Mark Schapiro, BAY NATURE
Inside a climate-controlled laboratory at the Duarte Nursery outside Modesto, an experiment is taking place that could help determine what food we will eat for decades to come. Rows of steel racks contain numerous tiny almond, apple, walnut, pomegranate, pecan, avocado, fig, and pistachio trees in small translucent plastic cylinders. The saplings, planted in a high-nutrient agar mix that accelerates growth, are no more than two inches high and a few weeks old. Each is being subjected to versions of the stresses experienced just outside these walls in fields across the Central Valley: declining levels of water, escalating levels of salt. The big overarching, if unmentionable, force driving these experiments is climate change, which is beginning to roil the Central Valley.
Duarte, one of the largest commercial nurseries in the world, specializes in tree nuts and fruits, which have boomed across the valley in recent decades. Founded four decades ago, the nursery grew rapidly as water piped into the valley from the Sierras gave birth to the most bounteous center for agriculture in North America. The nursery now sprawls over 200 acres in the town of Hughson, just outside Modesto. Things began to change about a decade ago, according to John Duarte, the nursery’s president.
When I first met Duarte back in 2012, he resisted calling the shifts he was seeing climate change: “Whether it’s carbon built up in the atmosphere or just friggin’ bad luck,” he said then, “the conditions are straining us.” Today, he still avoids the climate change label. (“You should meet my daughter; I think she agrees with you on the climate business,” he told me recently.) But even seven years ago, Duarte was on the forefront of researching tree varieties suited to a hotter, drier, saltier future.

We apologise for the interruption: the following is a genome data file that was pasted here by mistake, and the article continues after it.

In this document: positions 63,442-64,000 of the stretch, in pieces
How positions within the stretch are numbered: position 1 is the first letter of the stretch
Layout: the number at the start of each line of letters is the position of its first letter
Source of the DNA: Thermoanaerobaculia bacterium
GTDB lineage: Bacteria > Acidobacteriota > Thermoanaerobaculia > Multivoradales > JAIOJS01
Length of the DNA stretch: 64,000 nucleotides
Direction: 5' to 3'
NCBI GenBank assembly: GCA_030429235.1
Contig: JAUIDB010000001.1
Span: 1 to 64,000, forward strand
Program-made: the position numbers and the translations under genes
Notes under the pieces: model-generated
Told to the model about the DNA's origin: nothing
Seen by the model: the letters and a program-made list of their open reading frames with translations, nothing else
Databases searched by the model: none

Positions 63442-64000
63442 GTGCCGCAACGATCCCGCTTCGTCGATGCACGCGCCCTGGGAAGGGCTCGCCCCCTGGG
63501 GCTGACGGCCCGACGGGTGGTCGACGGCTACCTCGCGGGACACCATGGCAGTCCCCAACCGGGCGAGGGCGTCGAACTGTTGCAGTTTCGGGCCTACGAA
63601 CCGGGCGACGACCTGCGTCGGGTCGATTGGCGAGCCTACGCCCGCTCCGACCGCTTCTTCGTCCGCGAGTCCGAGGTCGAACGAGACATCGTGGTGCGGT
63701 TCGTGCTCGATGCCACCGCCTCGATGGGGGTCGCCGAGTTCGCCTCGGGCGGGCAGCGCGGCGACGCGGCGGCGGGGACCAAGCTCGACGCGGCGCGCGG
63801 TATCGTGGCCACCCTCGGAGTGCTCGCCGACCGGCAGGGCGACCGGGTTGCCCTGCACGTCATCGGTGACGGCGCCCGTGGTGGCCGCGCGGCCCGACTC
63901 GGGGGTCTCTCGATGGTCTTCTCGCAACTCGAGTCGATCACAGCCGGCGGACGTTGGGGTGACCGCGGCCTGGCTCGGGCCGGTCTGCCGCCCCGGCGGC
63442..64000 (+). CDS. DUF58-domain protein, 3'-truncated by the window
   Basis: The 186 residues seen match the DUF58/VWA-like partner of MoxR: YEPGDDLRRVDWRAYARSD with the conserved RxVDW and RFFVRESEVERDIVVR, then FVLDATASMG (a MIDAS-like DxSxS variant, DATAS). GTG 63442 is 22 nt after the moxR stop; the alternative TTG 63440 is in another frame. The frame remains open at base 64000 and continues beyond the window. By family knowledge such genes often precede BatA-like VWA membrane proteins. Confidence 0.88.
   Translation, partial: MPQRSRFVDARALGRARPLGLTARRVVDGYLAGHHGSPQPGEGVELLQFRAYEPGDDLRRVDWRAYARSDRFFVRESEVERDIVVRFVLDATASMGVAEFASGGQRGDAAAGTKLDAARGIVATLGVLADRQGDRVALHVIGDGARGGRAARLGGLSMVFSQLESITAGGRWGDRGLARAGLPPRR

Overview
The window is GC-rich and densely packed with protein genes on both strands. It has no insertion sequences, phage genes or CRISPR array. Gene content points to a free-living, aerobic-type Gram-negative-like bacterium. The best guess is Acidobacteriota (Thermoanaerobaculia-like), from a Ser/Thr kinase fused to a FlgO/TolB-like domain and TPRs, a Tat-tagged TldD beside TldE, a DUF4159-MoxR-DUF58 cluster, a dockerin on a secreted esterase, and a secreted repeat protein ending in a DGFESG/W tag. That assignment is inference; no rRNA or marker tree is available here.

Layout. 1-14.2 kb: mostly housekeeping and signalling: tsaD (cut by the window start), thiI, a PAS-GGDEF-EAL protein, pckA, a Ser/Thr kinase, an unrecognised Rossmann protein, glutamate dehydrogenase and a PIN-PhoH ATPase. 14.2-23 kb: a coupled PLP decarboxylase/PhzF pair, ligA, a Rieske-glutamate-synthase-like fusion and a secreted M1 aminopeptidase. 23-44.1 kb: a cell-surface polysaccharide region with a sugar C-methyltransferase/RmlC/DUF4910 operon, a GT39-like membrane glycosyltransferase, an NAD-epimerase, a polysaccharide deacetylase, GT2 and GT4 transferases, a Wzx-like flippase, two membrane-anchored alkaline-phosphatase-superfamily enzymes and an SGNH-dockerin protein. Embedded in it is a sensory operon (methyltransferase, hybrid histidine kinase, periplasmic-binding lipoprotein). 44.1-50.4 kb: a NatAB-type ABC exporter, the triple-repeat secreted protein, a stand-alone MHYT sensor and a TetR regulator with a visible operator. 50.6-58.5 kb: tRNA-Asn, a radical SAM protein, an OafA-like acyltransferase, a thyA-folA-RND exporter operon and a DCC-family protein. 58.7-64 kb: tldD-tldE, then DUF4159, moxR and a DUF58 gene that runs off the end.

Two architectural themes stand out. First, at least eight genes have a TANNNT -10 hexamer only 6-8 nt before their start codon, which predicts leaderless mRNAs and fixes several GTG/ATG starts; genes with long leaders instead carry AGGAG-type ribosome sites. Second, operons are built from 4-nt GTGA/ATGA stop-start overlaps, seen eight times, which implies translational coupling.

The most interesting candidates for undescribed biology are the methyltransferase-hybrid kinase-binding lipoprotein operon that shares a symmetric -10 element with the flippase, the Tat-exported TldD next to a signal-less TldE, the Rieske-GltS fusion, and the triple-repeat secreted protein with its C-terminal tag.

Trees present a particular challenge: Conditions shift, but the trees can’t move. A fruit or nut tree planted today may, depending on the species, be ill-suited to climatic conditions by the time it begins bearing fruit in five or ten years. So the question Duarte is trying to answer, the one bedeviling farmers across the valley, is, what to plant today that can thrive and bear fruit over the next quarter century or more?
“Everyone,” Duarte said, “is thinking about the impacts of warm winters and not enough water.” Valley temperatures are predicted to rise between 3.5 and 6 degrees Fahrenheit by 2100, while periods of extreme heat are expected to lengthen. Even now, it’s often not cold enough in winter to permit trees’ metabolism to slow down, a process critical to the spring flowering that produces fruits and nuts later in the season. Irrigation water is becoming saltier, too. Desperate farmers drilling ever-deeper wells are pumping up saltier water. And a new state law, the Sustainable Groundwater Management Act, will likely serve as a catalyst of change. Starting in 2020, it will regulate how much water farmers can withdraw from the Central Valley aquifer. The law promises to shake up the methods and business of valley agriculture.
The lessons learned here, or not learned, have implications for agricultural regions elsewhere, from the American Midwest to North Africa, southern Europe and southwest China. These breadbaskets are already experiencing similar extremes of heat, drought, and flood, and new pests and diseases.
Climate change is revealing the vulnerabilities of an industrial agriculture system that relies on predictability. And it’s shining a light on alternative growing practices that are potentially more resilient to these environmental shifts.
“When I drive to the Central Valley, I get goose bumps; I feel the urgency,” says Amélie Gaudin, an agronomist at UC Davis who works with many Central Valley growers on improving soil quality. “I see an agriculture that is basically hydroponics. It’s like a person being fed/kept alive by an IV.”